“In Edinburgh, but I did some previews of my first solo show, Cosmic Jam, at Battersea Arts Centre, and (he’s laughing at the memory) the last preview I did before I went to Edinburgh was a total disaster. There were about three or four people there, and two of them were friends, and in the middle of the show something broke, and then … it didn’t augur very well. I was just clinging on to that saying, ‘A bad rehearsal gives a good performance’. The first few shows were a bit chaotic, but I think I got into a rhythm after a few.”
Absolutely, and the rest is history, performing at the Edinburgh Festival almost every year since, the following year’s Bill Bailey Live earning him a nomination for the prestigious Perrier Award, just one of many accolades afforded him over the next couple of decades. And the success story continues, with an extra 41 dates announced and 50,000 more seats recently released for new tour, Larks in Transit, which kicks off in Coventry next week, touring the length and breadth of the UK and finishing in High Wycombe in mid-June.
Described as ‘a compendium of travellers’ tales and the general shenanigans of 20 years as a travelling comedian,’ the latest show involves a typical mix of musical virtuosity, surreal tangents and trademark intelligence, plus ‘politics, philosophy and the pursuit of happiness’. So, ‘Larks in Transit’? Is that how you’re getting around this time? In an old Ford van?
“I came up with this idea for a show, then realised there’s loads of different interpretations of what it’s about, which I always like. The main one is just having fun in life and the journey we’re on, just making the most of every day – ‘larks’ in the Dickensian sense.”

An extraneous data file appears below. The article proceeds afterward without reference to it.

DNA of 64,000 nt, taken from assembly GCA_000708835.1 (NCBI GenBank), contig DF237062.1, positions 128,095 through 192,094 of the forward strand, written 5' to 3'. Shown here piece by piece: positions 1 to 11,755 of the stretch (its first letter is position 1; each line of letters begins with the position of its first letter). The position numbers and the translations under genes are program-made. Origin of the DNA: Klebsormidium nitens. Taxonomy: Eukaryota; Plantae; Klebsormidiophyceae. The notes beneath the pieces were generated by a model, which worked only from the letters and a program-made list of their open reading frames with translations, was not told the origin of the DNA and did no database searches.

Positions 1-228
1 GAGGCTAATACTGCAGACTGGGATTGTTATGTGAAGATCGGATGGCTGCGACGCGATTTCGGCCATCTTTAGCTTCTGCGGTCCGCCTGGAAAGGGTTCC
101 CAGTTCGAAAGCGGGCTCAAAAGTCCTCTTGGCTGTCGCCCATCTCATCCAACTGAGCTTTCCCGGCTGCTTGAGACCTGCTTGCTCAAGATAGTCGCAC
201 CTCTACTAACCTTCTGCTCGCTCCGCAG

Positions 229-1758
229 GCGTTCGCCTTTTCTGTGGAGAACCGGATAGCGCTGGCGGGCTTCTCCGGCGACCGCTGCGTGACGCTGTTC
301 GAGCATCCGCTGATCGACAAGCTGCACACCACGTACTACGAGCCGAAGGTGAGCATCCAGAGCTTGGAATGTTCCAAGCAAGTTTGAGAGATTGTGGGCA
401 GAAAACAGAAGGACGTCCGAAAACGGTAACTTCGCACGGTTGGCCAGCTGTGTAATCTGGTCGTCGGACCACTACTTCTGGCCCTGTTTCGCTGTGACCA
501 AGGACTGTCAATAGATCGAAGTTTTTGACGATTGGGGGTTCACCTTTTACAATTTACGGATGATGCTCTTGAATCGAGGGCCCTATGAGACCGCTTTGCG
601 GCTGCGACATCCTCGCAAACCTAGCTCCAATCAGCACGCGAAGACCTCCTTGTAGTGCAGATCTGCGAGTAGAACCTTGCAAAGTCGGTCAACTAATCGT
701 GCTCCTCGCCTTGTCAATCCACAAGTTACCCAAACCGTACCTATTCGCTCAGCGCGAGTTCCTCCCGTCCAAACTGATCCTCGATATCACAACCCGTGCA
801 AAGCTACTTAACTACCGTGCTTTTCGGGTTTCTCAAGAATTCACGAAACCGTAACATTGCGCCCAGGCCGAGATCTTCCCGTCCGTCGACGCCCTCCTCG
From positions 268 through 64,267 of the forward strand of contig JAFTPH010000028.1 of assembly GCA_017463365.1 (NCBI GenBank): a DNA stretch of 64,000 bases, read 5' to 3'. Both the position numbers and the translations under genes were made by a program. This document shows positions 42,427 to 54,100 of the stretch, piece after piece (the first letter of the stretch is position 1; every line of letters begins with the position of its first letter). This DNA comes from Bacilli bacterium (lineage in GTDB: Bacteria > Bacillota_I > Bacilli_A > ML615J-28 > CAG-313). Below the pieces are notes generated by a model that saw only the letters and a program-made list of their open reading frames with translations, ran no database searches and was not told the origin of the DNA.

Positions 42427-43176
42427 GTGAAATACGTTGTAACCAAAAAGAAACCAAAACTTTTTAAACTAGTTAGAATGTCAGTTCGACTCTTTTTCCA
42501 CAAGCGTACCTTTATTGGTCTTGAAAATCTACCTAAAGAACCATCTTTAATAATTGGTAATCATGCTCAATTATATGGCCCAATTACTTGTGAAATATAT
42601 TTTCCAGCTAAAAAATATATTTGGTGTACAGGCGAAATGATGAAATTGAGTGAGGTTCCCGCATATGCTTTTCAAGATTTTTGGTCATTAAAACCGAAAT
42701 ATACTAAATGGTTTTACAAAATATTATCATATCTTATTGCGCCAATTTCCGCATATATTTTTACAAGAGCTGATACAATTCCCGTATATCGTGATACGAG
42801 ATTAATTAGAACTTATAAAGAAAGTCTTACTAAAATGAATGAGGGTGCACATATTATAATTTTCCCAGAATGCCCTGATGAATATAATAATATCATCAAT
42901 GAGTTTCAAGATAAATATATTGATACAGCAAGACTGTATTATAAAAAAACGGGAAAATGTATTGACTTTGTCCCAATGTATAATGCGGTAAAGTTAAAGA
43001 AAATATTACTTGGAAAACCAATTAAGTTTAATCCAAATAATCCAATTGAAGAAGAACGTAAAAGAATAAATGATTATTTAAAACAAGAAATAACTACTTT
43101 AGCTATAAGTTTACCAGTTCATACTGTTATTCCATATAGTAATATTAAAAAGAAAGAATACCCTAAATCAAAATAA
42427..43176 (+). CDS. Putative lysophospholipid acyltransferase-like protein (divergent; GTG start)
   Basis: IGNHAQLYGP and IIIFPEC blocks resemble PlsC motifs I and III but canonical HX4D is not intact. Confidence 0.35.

I was going to say, I wouldn’t have put you down for transporting songbirds in the back of a hire van.
“Exactly, although there’s that element as well, the literal translation. But the ’in transit’ bit refers to the years and years going up and down the M1, and the ’larks’ is a kind of nodding acquaintance to my bird book. But it’s a show I’ve wanted to do for many years. It’s very much a personal show, with more personal recollections.”
Back to those recent stats, and his last tour saw him perform to more than 230,000 fans, across 170 sell-out dates in the UK alone, including six weeks in the West End, after touring in Hong Kong, Singapore, Australia and New Zealand. Where did it all go wrong, Bill?
“I don’t know. One of these days I’ll get a proper job.”
What do you think that might be, out of interest?
“Do you know what, I did actually have a job … very briefly. My first job was working in a pub, but then I moved to London, and living in Hammersmith for the first few years, to supplement my gigs, I worked for the local education authority, teaching kids recording techniques and how to make their own demos.
“I really enjoyed that and was just getting into it, then suddenly got very busy and couldn’t do the job anymore. But it was one of those things of which I thought, ‘Yeah, I love doing this.’
“That educational element to things remains one of my themes. It’s become something I need in anything I do, whether it’s a documentary on wildlife, or whatever. Even in stand-up. If there’s something you can take away from it, for me that’s a win.”
He’s compiled a mighty CV too, from his Never Mind The Buzzcocks, Black Books and Spaced days onwards, as listed in my previous Bill Bailey feature/interview. He also found time to write and illustrate Bill Bailey’s Remarkable Guide to British Birds in 2016, and recent accolades include an honorary doctorate from Australia’s University of the Sunshine Coast in Queensland for contributions to the environment on a global scale.
Then there’s his on-going charity work and charity walks, the first held in memory of his mother, who he lost to bowel cancer in 2005, walking The Ridgeway Walk in support of Stand Up To Cancer, joined by a number of close friends – trekking 100 miles from Bedfordshire to Wiltshire in just over six days, raising more than £9,000. Any more planned?